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Its threads like this that keep me coming back to ATS.You always find little jewels in all crap the you have to sort through.
Thanks a new mystery for me to read about tonight, good form.



posted on Jan, 19 2009 @ 02:52 AM
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I find it interesting that the page exactly opposite the devil is entitles the heavenly city



posted on Jan, 19 2009 @ 03:56 AM
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reply to post by YoungBlood
 


AKA Los Angeles AKA Satan's ****hole.



posted on Jan, 19 2009 @ 04:01 AM
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Here's a link to NatGeo for their show on the Devil's Bible. If you did not watch it about 2 weeks ago, they're going to show it again in Feb.

channel.nationalgeographic.com...-Videos/06155_00" target="_blank" class="postlink">channel.nationalgeographic.com... e/devil-s-bible-3619/Overview#tab-Videos/06155_00



posted on Jan, 19 2009 @ 04:02 AM
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Oops, I don't know how to embed a link here.

Here's the web address for the page:

channel.nationalgeographic.com...-Videos/06155_00



posted on Jan, 19 2009 @ 05:04 AM
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As the previous member noted,

Thank you for the time you put into something interesting for a change. Not like the 94% of crap on ATS these days.

S & F for ya



posted on Jan, 19 2009 @ 05:06 PM
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The devil looks more like a midget with hemmoroids.



posted on Jan, 19 2009 @ 11:16 PM
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Very interesting thread. S+F. I'm looking forward to reading more about this text tonight.

And here's the link from above, reformatted as a clickable link.



posted on Jan, 19 2009 @ 11:33 PM
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There was a small thread about this in December but it flew under the radar. I even posted a link to the hi res images (but since no one responded, I apparently killed that thread).


Thanks to the OP for bringing it to peoples' attention, very cool stuff. It's crazy to think about some guy dedicating his life (or at least 30+ years of it) to this intricate, massive work...and I do mean massive: i think it weighed something like 150 pounds.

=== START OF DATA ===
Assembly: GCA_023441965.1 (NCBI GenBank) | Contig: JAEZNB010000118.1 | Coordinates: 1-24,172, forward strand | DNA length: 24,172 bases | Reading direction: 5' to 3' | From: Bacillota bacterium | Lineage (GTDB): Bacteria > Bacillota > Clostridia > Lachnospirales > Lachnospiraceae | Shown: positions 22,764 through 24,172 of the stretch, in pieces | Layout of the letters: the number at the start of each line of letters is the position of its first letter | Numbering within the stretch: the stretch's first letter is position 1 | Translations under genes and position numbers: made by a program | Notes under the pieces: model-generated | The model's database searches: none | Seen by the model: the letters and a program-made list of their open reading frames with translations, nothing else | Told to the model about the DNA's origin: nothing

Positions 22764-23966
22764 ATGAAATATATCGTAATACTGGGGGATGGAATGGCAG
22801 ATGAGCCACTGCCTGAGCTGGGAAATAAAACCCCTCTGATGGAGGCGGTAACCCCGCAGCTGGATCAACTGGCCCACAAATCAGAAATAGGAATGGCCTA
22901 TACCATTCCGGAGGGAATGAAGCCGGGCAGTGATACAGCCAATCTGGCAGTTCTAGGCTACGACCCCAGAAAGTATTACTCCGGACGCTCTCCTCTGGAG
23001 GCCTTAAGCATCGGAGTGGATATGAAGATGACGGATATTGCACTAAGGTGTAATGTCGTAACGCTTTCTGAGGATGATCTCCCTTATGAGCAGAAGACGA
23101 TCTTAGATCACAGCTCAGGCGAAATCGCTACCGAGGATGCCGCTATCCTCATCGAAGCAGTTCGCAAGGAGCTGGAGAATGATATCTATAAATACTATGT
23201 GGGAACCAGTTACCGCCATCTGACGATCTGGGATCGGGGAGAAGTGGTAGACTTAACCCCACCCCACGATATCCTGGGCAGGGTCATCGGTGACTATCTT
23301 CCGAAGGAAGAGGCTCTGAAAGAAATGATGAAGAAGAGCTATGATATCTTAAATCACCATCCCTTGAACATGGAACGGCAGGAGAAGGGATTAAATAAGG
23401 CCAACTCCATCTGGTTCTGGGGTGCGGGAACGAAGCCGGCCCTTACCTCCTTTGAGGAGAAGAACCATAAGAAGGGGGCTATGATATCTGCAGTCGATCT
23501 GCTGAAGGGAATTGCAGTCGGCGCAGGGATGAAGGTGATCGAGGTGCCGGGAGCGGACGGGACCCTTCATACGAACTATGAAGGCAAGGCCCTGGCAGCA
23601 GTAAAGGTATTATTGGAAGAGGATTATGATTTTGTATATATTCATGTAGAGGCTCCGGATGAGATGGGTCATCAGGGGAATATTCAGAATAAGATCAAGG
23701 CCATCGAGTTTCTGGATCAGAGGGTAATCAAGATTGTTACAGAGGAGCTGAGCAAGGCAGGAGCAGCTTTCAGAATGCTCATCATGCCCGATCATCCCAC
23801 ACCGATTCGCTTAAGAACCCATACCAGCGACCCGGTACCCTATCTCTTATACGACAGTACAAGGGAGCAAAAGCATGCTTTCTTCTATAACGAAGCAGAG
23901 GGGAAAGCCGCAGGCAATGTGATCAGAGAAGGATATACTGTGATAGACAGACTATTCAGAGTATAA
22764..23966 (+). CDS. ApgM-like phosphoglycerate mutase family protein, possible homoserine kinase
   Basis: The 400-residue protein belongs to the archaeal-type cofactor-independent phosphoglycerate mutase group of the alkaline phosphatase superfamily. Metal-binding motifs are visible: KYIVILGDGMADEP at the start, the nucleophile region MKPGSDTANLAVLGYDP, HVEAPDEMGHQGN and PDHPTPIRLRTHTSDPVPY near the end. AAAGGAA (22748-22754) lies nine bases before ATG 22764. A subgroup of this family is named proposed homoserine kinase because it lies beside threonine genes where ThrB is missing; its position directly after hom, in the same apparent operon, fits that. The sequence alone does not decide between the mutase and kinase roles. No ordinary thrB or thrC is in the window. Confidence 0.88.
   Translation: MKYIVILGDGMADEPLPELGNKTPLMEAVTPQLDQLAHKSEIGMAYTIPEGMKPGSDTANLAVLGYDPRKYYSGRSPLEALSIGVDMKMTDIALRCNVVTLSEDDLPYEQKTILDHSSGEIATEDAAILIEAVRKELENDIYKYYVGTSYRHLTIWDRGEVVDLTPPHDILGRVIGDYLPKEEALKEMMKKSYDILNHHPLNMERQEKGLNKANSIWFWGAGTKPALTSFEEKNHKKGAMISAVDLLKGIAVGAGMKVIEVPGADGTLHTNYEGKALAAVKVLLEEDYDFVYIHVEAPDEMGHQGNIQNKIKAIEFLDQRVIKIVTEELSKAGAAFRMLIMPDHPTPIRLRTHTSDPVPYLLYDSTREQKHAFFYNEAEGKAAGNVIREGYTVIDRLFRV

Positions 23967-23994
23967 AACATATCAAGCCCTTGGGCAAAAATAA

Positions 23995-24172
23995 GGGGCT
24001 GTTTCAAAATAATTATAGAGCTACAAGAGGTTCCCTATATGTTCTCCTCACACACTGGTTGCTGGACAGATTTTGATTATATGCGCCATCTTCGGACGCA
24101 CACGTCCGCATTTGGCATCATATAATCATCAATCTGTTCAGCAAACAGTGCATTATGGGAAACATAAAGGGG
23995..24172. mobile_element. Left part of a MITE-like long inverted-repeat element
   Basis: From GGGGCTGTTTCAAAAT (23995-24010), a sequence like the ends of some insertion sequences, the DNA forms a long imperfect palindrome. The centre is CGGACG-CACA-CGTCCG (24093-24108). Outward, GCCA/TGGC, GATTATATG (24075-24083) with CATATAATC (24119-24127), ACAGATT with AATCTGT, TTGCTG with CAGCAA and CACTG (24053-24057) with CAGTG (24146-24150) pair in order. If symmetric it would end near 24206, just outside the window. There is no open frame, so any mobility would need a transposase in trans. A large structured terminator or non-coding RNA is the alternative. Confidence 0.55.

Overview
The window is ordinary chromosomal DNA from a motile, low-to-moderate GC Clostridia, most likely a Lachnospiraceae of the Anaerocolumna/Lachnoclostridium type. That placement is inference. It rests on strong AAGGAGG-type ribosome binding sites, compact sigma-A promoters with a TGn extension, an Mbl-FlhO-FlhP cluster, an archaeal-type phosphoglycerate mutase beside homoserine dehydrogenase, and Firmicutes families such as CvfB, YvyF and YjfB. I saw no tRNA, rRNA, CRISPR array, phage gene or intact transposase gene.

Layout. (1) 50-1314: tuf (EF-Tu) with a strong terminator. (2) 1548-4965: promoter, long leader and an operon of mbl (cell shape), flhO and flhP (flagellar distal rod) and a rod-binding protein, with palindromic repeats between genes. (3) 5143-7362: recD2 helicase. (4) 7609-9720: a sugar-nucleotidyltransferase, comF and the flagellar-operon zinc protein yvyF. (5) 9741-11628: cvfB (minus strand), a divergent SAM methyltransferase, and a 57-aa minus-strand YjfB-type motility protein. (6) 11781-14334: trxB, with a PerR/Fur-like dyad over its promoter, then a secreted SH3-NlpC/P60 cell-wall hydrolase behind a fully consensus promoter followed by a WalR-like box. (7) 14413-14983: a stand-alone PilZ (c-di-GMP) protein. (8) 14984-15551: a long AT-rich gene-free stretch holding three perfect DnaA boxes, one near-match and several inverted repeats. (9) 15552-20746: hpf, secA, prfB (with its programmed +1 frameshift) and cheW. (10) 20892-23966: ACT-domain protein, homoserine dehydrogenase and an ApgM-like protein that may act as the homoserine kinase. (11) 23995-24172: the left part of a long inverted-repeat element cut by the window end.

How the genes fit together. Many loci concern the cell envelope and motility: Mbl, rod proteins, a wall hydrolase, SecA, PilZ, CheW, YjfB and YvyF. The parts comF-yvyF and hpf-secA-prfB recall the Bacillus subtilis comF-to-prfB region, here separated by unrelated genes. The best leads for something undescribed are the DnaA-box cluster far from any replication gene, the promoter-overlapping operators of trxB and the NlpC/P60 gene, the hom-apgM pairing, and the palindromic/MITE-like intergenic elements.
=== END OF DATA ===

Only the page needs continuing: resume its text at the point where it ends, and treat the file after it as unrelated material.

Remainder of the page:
posted on Jan, 20 2009 @ 12:51 AM
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Wow, this is really cool. Thanks for posting this. I might have just found my new band's name...
What do you guys think, Codex Gigas/Gygas (major rep to anyone who gets that reference) or The Glass Delusion?

What I find interesting is how articulate the artistry and calligraphy of the book is, when its been hypothesized about how it must have taken 20+ years to finish this tome.

I'll have something to research tomorrow....



posted on Jan, 20 2009 @ 02:17 AM
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Originally posted by Tgautier13
Wow, this is really cool. Thanks for posting this. I might have just found my new band's name...
What do you guys think, Codex Gigas/Gygas (major rep to anyone who gets that reference)


Don't know if this is what you're referring to, but I've wondered if the etymology of Gigas/Gygas relates to Gary Gygax's last name?
I've wondered if Gary was ..er... "appointed" by some other higher ups, to create the world wide phenomenon Dungeons and Dragons franchise.. which spurred the billion dollar industry of MMORPGs we see today.


-



posted on Jan, 20 2009 @ 02:54 AM
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Are there any other sites that allow you to look at things like this so closely? This is awsome.



posted on Jan, 20 2009 @ 05:39 AM
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Scoured the web and I can't find a translation at all. Very frustrating. I'd love to read it. Why have they not released the full translation to the public domain? Trying to keep some things under wraps?



posted on Jan, 20 2009 @ 05:47 AM
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Thanks very much for posting about this remarkable book--the illustrated initials are simply beautiful.


For anyone interested in the subject of medieval and Renaissance texts like this, you should also look at the works of Friar Luca Pacioli, a Renaissance scholar who taught Leonardo mathematics. Absolutely fascinating.

He is the man who re-introduced and redrew, using Humanist mathematical proportions, the ancient Roman capital letters that we use today (his engraving of "M" is the Metropolitan Museum of Art's logo, btw). This man was no slouch; more a genius--a true "Renaissance man."



posted on Jan, 20 2009 @ 07:16 AM
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Great Thread! Thanks for sharing - I have never heard of it before but now I have something new and exciting to look into today! Does anyone know if a translated copy has been published?



posted on Jan, 20 2009 @ 09:59 AM
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I've always been very fascinated by antiquarian books and manuscripts and the amount of detail, skill and effort involved in some of those early works.


But i'm not sure what the "conspiracy" here is..? It's a manuscript that, while heavily dotted with the Devil, contains earlier versions of popular historical works. I'm not devaluing its significance or its beauty in any way, mind you. It's an incredible piece of history. I'm just not seeing what the conspiracy in this is...